View from the Hermitage. Even the legislation
should be with emotion
The 15th meeting of the International Advisory Board of the State Hermitage has been held recently.
The Council was created on the initiative of UNESCO. Initially the project included a number of activities that allowed the Museum to get to know how western colleagues were solving problems connected with the market. The project is finished, and, according to UNESCO, it became one of the most successful projects in Russia. The activities conducted within the framework of this project draw attention of the Russian Government, the World Bank and MacKenzie Company to the Hermitage. In fact, what happened was that the Museum has assimilated the experience of those forms of activity that it has never had before. A very important role in this was played by the International Advisory Board.
Usually when international organisations support some type of activity, they create a supervisory board. In our case together with the colleagues sent by UNESCO we ourselves chose museum workers who would become advisers of the Hermitage, and not advisers of UNESCO at the Hermitage. Now I will explain what the difference is.
When similar councils are created, usually what happens is that foreign
principles and ideas are being imposed on. This was the situation in our
country for the past
The council was helping us to reconsider the Western experience, but
did not demand from us taking
The Hermitage learnt how to live under market conditions, combining government and private sponsorship. Now our colleagues from the Former Soviet Union countries come to us to adopt our experience.
This year we have discussed many global issues: what will be in the East Wing of the General Staff building, how the Museum will live in the 21st century, we have also discussed the project that we are doing together with Rem Koolhaas - Hermitage 2014.
I will not talk about all the details. I will give an example. The Hermitage is a unique museum. This is a monument of the Russian statehood and history. History lives in its walls, this can not be found in any other museums over the world. History left even the walls of the Louvre long time ago. However, we do not show our history in exhibitions well enough. For instance, everyone knows that Catherine lived in the Winter Palace. But how can we narrate this? The Hermitage is not like Tsarskoye Selo or Peterhof where one can see how the emperors lived. The Hermitage is a big artistic museum. We discussed with the members of the Advisory Board how to show the history here, and we came up with ideas during discussions.
We were discussing whether it was worth displaying oriental cultures of the 19th century in the General Staff building. Being an orientalist, I am all for it, but not all the colleagues share my point of view. The representative of the British Museum was surprised: how can not the Orient be displayed? He said: in the Winter Palace your emperors lived, and in the General Staff building the policy of the Russian Empire was forged. This policy was aimed at the East to oppose us, the English.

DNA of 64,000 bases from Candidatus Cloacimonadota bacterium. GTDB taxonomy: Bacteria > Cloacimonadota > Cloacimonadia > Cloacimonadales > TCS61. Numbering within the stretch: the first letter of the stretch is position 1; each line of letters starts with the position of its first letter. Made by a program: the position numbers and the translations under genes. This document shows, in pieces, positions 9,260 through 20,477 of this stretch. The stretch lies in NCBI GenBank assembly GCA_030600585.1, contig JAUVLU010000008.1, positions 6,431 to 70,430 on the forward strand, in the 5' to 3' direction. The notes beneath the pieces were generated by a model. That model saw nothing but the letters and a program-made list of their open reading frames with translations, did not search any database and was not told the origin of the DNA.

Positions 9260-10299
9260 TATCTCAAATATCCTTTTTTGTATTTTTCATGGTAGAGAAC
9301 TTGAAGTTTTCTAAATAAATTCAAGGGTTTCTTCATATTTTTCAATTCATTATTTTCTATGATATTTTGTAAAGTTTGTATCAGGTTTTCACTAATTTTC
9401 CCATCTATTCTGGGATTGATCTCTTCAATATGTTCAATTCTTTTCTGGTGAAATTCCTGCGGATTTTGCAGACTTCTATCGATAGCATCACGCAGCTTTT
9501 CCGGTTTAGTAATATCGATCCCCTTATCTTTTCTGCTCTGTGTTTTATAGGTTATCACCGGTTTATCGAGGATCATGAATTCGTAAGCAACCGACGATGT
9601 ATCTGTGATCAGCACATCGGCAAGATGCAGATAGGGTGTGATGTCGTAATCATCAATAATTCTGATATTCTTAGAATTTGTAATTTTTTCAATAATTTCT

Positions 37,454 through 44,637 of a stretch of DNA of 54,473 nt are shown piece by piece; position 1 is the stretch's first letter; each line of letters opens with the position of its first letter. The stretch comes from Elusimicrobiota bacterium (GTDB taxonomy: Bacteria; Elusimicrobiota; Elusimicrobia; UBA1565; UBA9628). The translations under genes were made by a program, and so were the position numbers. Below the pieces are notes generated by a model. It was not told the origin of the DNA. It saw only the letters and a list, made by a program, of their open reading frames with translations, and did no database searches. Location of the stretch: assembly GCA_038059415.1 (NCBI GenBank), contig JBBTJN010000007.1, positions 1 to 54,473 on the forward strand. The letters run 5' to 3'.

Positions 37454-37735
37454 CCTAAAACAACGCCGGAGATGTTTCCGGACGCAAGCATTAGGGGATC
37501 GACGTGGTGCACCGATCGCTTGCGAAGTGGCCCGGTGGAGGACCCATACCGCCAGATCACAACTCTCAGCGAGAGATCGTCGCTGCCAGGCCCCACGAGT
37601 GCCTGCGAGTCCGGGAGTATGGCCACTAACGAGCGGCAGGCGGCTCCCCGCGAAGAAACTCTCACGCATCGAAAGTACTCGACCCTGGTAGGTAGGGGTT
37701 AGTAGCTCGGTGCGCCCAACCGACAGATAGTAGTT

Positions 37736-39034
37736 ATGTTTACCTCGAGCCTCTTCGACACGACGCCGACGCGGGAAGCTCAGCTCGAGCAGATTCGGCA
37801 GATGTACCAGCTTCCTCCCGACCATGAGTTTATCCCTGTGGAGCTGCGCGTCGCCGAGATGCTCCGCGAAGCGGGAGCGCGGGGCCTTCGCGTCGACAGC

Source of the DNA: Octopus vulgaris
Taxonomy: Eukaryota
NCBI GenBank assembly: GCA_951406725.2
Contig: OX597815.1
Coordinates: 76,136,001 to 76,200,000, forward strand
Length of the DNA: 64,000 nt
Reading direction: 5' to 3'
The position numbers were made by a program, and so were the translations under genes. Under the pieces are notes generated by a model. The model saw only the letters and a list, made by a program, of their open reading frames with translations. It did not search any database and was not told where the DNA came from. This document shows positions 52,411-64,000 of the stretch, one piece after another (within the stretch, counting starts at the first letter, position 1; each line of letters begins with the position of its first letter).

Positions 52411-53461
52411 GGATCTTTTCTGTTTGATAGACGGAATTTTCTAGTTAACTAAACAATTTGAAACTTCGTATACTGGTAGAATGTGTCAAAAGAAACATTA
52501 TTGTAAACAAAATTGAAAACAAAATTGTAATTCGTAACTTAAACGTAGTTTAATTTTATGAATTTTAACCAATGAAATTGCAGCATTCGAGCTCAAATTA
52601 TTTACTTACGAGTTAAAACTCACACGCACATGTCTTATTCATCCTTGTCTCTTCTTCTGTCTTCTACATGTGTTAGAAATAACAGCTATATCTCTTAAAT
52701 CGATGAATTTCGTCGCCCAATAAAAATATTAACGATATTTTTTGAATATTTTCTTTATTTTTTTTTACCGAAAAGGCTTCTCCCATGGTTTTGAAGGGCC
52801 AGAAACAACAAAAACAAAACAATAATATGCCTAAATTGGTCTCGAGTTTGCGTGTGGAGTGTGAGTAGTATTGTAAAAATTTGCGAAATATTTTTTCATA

Immediately the entire scheme becomes clear: we have the imperial Winter Palace, we have the New Hermitage - an artistic museum, and we have the General Staff building where there was the Ministry of Foreign Affairs and the Ministry of Finance where Gorchakov and Witte worked. And next to them there is Palace Square, the 1812 War Memorial. All these should be shown to visitors as a whole without turning the Hermitage into a domestic or history museum. During the discussions with our colleagues it becomes clear how to achieve this.
A separate working session was dedicated to the Hermitage centres. Our Dutch and Italian colleagues spoke at this meeting. Together with the members of the Advisory Board we spent one day in Vyborg where the exhibition Catherine the Great is being prepared to open the Hermitage centre.
Vyborg is the city that preserved its historic core. It can be an example of interpretation of the national history and culture, we should only think over how to do it. We visited several local museums, discussed what role could be played by the Hermitage centre. Nowadays many people take a great interest in Swedish and Finnish history, but they forget some of the Russian history. The historical context of the life of Vyborg is that it stood between Novgorod Rus and Sweden. When talking to foreigners, we can see information gaps. It should be explained to them that this was the territory where the Russians fought against the Swedes, and that a big imperial war took place here.
Our talks and meetings with the members of the Hermitage Advisory Board are important for the task that we are now setting to solve. On September 18th in Novgorod, that celebrates its 1150 years anniversary, the joint meeting of the Presidium of the State Council and the Council of Culture and Art under the President of the Russian Federation will be held. A serious discussion is being prepared at the state level; it will be discussed that the upbringing of people should be built on the emotional base, on the respect to the cultural heritage monuments.